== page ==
Physicians Hall Front

Identifying New, Non-Opioid Based Target for Treating Chronic Pain

Milwaukee, May 27, 2021 – A non-opioid based target has been found to alleviate chronic touch pain and spontaneous pain in mice. Researchers at the Medical College of Wisconsin (MCW) discovered that blocking transient receptor potential canonical 5 (TRPC5) activity reversed touch pain in mouse models of sickle cell disease, migraine, chemotherapy-related pain, and surgical pain.

TRPC5 is a protein that is expressed in both mouse and human neurons that send pain signals to the spinal cord. The findings were published in Science Translational Medicine. The senior and co-first authors of the manuscript, respectively, are MCW researchers Cheryl L. Stucky, PhD, professor, and Katelyn Sadler, PhD, postdoctoral fellow and former MCW postdoctoral fellow Francie Moehring, PhD, all of the Department of Cell Biology, Neurobiology and Anatomy (CBNA) at MCW. John McCorvy, assistant professor of CBNA, as well as graduate students and staff from the Stucky and McCorvy labs were also involved. Learn more about the research and the researchers.

The MCW research team administered drugs that block TRPC5 activity to mice that had sickle cell disease, migraine, chemotherapy-related pain, or surgical pain, and found the drugs reversed touch pain in all of the models. Because each model differs in terms of how long the accompanying pain lasts and how the tissue is injured, researchers wanted to identify a convergent factor that could be driving pain (in a TRPC5-dependent fashion) in each model. Using lipid mass spectroscopy, the team identified lysophosphatidylcholine (LPC) as a lipid that is elevated specifically at the site of injury in all of these pain models.

When TRPC5 inhibitors were tried in a mouse model of nerve damage, the drugs had no effect on pain. When LPC levels in the model were examined, they were unchanged compared to non-injured animals. The researchers believe that selective increases of the lipid drive pain by activating or sensitizing TRPC5. The McCorvy Lab expressed the mouse or human forms of TRPC5 in non-native cells, and using high-throughput screening approaches, determined that TRPC5 can be activated by specific doses of LPC. The Stucky Lab followed up on this finding, and injected LPC into mice; animals injected with this lipid develop touch pain and spontaneous pain.

To determine where TRPC5 inhibitors are exerting an analgesic effect, the researchers used the RNAscope technique to measure TRPC5 expression in the sensory neurons that convey pain signals to the spinal cord. Low levels of TRPC5 were found in mouse sensory neurons, and high levels of TRPC5 in human sensory neurons. LPC was applied to mouse sensory neurons and, using electrophysiology, the team found that incubation with this lipid increased the mechanical sensitivity of these cells. When TRPC5 inhibitors were applied to sensory neurons removed from mice with sickle cell disease and migraine, the mechanical sensitivity of these cells decreased.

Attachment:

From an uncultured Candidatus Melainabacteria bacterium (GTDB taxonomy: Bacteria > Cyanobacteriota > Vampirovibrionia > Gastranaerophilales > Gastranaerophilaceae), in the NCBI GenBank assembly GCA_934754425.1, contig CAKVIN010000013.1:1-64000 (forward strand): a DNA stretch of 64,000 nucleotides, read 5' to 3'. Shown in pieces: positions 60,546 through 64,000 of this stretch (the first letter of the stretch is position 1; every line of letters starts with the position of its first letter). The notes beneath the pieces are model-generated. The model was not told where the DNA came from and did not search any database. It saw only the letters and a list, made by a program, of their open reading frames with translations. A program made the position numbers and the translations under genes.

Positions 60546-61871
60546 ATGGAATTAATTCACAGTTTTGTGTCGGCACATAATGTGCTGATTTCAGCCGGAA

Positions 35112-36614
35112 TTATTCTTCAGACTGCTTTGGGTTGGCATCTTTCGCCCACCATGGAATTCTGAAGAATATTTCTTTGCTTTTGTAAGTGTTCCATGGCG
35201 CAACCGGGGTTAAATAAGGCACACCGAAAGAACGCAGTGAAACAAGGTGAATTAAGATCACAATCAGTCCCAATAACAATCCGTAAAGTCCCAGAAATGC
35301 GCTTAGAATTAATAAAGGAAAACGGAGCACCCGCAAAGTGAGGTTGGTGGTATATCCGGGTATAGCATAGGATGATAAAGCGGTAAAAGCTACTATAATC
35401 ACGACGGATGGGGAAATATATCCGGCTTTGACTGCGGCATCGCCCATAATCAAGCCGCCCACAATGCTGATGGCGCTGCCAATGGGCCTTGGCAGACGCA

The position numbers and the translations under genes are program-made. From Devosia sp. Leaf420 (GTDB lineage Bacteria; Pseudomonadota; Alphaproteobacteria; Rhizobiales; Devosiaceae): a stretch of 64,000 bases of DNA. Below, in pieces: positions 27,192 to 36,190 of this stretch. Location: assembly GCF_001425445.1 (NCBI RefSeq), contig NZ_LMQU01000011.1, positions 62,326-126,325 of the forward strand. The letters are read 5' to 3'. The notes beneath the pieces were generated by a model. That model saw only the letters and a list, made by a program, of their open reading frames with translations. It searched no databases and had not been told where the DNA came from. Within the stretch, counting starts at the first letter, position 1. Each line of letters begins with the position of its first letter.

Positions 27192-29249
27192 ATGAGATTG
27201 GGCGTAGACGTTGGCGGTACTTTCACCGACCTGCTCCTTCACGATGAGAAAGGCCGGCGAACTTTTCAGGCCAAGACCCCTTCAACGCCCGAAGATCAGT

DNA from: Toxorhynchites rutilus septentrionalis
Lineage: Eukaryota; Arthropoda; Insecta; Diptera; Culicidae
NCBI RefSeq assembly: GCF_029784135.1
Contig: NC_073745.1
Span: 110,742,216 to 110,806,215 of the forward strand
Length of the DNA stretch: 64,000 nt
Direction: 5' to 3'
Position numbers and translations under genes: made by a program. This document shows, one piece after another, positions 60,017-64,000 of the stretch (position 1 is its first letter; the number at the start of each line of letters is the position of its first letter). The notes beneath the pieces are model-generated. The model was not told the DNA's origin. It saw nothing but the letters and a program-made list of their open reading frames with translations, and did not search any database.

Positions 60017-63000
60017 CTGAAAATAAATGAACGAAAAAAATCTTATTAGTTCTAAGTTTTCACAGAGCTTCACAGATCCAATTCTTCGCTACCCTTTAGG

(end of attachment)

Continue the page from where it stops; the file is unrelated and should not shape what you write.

“There are two TRPC5 inhibitors currently in clinical trials for kidney disease and depression,” said Dr. Sadler. “Pending successful completion of Phase 1 safety tests, these drugs could potentially be fast tracked for use in chronic pain patients.”

Of prescribing TRPC5 inhibitors broadly across all pain patient populations, Sadler said, “our identification of the relationship between LPC and TRPC5 could allow for the tailored application of TRPC5 drugs in types of pain that are associated with elevations of this lipid. In other words, LPC could be a biomarker for types of chronic pain that could be treated with a TRPC5 inhibitor.”

“What I’m most excited about is that we found TRPC5 is highly expressed in human sensory neurons, and LPC has been shown to be elevated in patients with fibromyalgia and rheumatoid arthritis in other studies, said Dr. Stucky. This means that TRPC5 could be a new, non-opioid target for alleviating pain in chronic inflammatory pain conditions that affect so many patients worldwide. Furthermore, our finding that TRPC5 had no effect on non-painful touch means that people can pick up their coffee cup, walk, dress themselves and caress their grandchild without losing tactile perception.”

This work was funded by NIH grants NS106789 to K.E.S., NS040538 to C.L.S., NS070711 to C.L.S., NS108278 to C.L.S., NS104200 to G.D., NS0655926 to T.J.P., and 1S10OD021562-01 to the Northwest Metabolomics Research Center, startup funds to J.D.M., and the Research and Education Initiative Fund, a component of the Advancing a Healthier Wisconsin Endowment at the Medical College of Wisconsin. Author contributions: K.E.S. planned, performed, and analyzed behavioral and electrophysiology experiments as well as wrote and edited the manuscript. F.M. planned, performed, and analyzed behavioral and electrophysiology experiments and edited the manuscript. S.I.S. planned, performed, and analyzed RNAscope experiments as well as wrote and edited the manuscript. L.J.L. planned, performed, and analyzed in vitro experiments; generated the TRPC5 stable cell lines; and edited the manuscript. A.R.M. planned, performed, and analyzed behavioral experiments and edited the manuscript. Z.R.P. planned, performed, and analyzed in vitro experiments and edited the manuscript. A.N.B. performed behavioral experiments and edited the manuscript. C.M.M. performed behavioral experiments and edited the manuscript. G.D. assisted in experimental planning and manuscript editing. T.J.P. assisted in experimental planning and manuscript editing. J.D.M. planned, performed, and analyzed in vitro experiments and edited the manuscript. C.L.S. assisted in experimental planning and in writing and editing the manuscript and provided the majority of NIH funding for the project.

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